Extra batting effort paid off: Gillespie

<img border='0' align='left' title=' ' src='http://www.ndtv.com/convergence/images/thumbnail/ver1/a/australialogo.jpg' class='caption'> Paceman Jason Gillespie had made extra efforts through an extended practice session with the bat after the third day's play in Chennai.

Updated: February 25, 2007 10:07 IST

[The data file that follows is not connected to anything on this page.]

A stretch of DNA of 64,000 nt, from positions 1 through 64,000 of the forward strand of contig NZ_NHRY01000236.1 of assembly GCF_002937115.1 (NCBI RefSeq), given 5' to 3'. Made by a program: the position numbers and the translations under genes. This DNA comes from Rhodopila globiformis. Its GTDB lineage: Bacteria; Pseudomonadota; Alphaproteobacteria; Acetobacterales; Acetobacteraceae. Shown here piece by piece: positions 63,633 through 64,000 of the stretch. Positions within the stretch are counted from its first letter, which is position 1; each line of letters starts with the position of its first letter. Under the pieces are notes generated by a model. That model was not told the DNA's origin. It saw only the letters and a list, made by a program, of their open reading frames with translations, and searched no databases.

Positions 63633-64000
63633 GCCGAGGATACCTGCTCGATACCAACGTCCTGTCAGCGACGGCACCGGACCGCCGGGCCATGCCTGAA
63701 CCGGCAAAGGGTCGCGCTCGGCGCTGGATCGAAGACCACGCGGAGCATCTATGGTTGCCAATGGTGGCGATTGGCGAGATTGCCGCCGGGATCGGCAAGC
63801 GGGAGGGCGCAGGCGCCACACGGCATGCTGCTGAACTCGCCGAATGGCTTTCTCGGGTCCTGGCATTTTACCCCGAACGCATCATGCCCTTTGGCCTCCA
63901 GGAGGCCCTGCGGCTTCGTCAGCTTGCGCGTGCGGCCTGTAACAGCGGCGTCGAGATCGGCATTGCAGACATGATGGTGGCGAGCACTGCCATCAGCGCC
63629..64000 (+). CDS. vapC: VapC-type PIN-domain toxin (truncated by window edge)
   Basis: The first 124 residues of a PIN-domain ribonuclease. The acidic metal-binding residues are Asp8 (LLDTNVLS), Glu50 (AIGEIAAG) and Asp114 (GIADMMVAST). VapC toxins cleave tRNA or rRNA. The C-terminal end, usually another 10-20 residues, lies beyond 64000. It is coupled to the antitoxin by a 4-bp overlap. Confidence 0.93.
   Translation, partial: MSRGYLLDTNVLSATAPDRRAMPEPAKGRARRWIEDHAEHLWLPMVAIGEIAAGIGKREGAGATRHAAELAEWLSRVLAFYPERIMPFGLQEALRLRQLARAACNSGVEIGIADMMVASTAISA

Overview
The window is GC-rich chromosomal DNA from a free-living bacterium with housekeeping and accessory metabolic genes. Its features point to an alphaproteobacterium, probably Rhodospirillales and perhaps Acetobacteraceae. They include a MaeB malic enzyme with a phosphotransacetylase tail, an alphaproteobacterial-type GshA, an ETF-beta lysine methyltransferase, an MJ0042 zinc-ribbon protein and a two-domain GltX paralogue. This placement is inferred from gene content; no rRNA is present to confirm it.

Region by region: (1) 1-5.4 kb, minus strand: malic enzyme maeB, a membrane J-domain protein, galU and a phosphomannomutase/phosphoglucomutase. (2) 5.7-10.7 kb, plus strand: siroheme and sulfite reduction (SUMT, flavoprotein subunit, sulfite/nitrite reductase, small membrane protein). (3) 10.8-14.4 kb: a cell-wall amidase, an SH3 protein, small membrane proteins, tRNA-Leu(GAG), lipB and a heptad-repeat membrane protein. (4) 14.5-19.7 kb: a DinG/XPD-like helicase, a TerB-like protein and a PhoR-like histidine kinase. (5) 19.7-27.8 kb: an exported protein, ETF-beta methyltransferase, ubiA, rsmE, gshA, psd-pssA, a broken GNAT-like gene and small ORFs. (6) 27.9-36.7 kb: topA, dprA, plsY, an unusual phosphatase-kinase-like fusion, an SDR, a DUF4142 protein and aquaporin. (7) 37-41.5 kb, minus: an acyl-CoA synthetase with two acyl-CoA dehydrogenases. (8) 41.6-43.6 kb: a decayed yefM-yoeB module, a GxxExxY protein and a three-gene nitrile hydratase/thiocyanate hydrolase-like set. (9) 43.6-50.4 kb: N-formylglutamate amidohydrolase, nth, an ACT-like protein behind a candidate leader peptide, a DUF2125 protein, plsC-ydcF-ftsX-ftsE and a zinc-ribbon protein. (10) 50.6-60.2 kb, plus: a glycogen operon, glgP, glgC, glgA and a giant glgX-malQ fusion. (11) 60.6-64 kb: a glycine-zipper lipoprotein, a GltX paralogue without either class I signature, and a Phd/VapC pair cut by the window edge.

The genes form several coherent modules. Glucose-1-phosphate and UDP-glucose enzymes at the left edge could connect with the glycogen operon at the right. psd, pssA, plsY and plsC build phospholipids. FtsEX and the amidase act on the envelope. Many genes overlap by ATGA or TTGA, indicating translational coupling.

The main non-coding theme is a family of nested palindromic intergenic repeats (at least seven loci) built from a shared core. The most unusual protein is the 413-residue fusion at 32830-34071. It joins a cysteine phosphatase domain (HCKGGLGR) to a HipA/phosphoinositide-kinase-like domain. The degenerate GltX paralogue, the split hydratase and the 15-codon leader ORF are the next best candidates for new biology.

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Paceman Jason Gillespie had made extra efforts through an extended practice session with the bat after the third day's play, which paid him and Australia rich dividends the following day in the drawn second Test against India at Chennai. The Aussie paceman, who was involved in a match-saving 139-run record stand for the fifth wicket with century maker Damien Martyn, said he thoroughly enjoyed frustrating Indian spinners Anil Kumble and Harbhajan Singh with the bat. "It's (batting effort) certainly way up there (in my career). We were sort of on the back foot when we started day four. At the end of day three I had very good net practice after the day's play. I tried to bat very straight and tried watching the ball very closely," Gillespie said. Gillespie, his pace partner Glenn McGrath and middle order batsman Darren Lehmann visited pubs, cafes and discos in and around south Mumbai as part of a three-hour promotional campaign for Foster's last night. Firm partnership Gillespie, who joined Martyn as night watchman just before close of play on day three at the fall of stand-in Australian captain Adam Gilchrist's wicket, had frustrated the Indian attack for close to two entire sessions the next day. "It was tough out there. I was intent on occupying the crease. I was fortunate enough to have an extremely good player in Martyn at the other end. I think I annoyed the hell out of Anil and Harbhajan. That's part of the fun of playing Test cricket," he said. "I was lucky enough not to get out against two of the best bowlers on the planet on a turning pitch," Gillespie said. The partnership between Martyn and Gillespie helped Australia set a target of over 220 runs for India to get which looked out of reach when they came together at the end of day three. Asked about bowling on the slow pitches of India, the 29-yar-old Sydney-born South Australian said it was a huge challenge for every seamer to bowl on these wickets. Gillespie, who has taken 213 wickets in 56 Tests, said he was happy to see Test cricket attracting so much interest in India which, he felt, was absent in the recent past because of the attraction of one-day cricket. (PTI)

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